Dietrich Wildung's important computerized tomography studies (1992) revealed that careful balancing also occurred in the earlier stages of the creation of Nefertiti's bust. It appears that the bust's limestone core originally had a considerably longer and thinner neck, shoulders of rather uneven height, and a crown straighter in the back line and narrower from front to back. To correct these faults and achieve the final equilibrium, the sculptor used gypsum plaster to heighten and even out the shoulders. Plaster was also added to the back of the neck, and the crown. Borchardt had already suggested that certain details in the face itself were molded with the help of a thin layer of gypsum plaster. The actual amount of plaster used for the facial details is still to be determined.
(Arnold 1996: 68 )

So Nefertiti's image in the famous bust is not so much how she looked (other gypsum renderings and some sculptures indicates a far different looking woman to the bust, after all), but how to set an "ideal" image of the queen using an intricate grid system for other artists to use.

The famous bust has long been known to have been a "sculptor's model" rather than a finished object which was displayed (the lack of inset eye, for example, tells one it is not a finished bust, as all attempts to discover any glue in the eye socket or the lack of an eye inlay at time of discovery seem to strongly support this judgment).

Reference:

Arnold, D. 1996. The Royal Women of Amarna: Images of Beauty from Ancient Egypt. New York: Metropolitan Museum of Art/Harry N. Abrams, Inc.

Wildung, D. 1992. Einblick: Zerstörungfreie Unterschungen an altägyptischen Objekten. Jahrbuch Preussischer Kulturbesitz 29: 133-156.

For more information on the Egyptian artistic grid system, see:

Davis, W. 1989. The Canonical Tradition in Ancient Egyptian Art. Cambridge New Art History and Criticism. N. Bryson. Cambridge: Cambridge University Press.

Groenewegen-Frankfort, H. A. 1987 (1951). Arrest and Movement: An Essay on Space and Time in the Art of the Ancient Near East. Cambridge: Belknap/Harvard University Press.

Iversen, E. 1955. Canon and Proportions in Egyptian Art. London: Sidgwick and Jackson.

Robins, G. 1994. Proportion and Style in Ancient Egyptian Art. Austin: University of Texas Press.

Robins, G. 1994. Some Principles of Compositional Dominance and Gender Hierarchy in Egyptian Art. JARCE 31: 33-40.

Schäfer, H. 1986 (1974). Principles of Egyptian Art. J. Baines, transl. E. Brunner-Traut. Oxford: Griffith Institute.

HTH.
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seraulu1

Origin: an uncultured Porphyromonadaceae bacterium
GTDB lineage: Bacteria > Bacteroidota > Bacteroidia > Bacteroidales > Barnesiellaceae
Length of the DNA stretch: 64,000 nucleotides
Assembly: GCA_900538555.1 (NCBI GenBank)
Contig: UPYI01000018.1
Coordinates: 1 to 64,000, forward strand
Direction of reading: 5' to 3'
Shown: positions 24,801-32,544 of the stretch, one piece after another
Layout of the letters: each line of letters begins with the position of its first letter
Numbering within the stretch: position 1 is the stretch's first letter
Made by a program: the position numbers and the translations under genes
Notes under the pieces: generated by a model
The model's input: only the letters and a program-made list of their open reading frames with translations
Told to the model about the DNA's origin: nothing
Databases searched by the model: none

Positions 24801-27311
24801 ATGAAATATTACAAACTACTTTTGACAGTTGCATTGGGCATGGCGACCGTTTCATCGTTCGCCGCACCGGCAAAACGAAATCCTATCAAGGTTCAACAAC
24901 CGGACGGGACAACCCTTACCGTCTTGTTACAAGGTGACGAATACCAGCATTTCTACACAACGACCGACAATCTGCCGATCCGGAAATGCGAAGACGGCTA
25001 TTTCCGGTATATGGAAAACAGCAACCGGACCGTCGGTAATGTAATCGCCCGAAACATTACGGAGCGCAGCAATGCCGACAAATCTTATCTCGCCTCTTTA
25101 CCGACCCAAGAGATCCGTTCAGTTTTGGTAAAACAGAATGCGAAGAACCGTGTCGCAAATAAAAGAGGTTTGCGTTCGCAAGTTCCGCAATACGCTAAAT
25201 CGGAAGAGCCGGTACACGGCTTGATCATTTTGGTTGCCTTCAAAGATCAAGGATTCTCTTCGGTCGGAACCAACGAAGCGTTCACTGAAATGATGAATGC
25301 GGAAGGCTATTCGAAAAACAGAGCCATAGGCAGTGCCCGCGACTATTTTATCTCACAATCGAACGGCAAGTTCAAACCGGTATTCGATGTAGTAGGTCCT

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PostPosted: Sat Mar 20, 2010 8:45 am    Post subject: ''Newbie'' Reply with quote

Laughing Wink Smile ,


Hi guys,
i am newbie to these forum and i read all the comment and suggestion,that's very helpful and i have quick question only what is the difference between the two scans that's look like same to me i didn't know that have deference's Idea Idea Idea ?and by the way thanks again for the suggestion that's very helpful Very Happy Very Happy
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Toth
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PostPosted: Wed Jun 23, 2010 12:51 am    Post subject: Re: ''Newbie'' Reply with quote

seraulu1 wrote:
Laughing Wink Smile ,


Hi guys,
i am newbie to these forum and i read all the comment and suggestion,that's very helpful and i have quick question only what is the difference between the two scans that's look like same to me i didn't know that have deference's Idea Idea Idea ?and by the way thanks again for the suggestion that's very helpful Very Happy Very Happy


Hello :pharaohright

In the first place: Welcome to Egyptian Dreams!.
Reading all posts is tedious, but a very good way to get to know the regular posters and get interesting information about Ancient Egypt (AE)

The top left one is much smoother than the one in the lower left, that gives more the impression of the skin of an orange, also there are the arrows that point to the "craters of wrinkles" (exaggerating is a profession too, as we say here: overdrijven is ook een vak, but there are a few spots where could say, yes, this is not the way it should be.

However I wonder, whether this was a side effect of the sculpting process
Wink
Richard, aka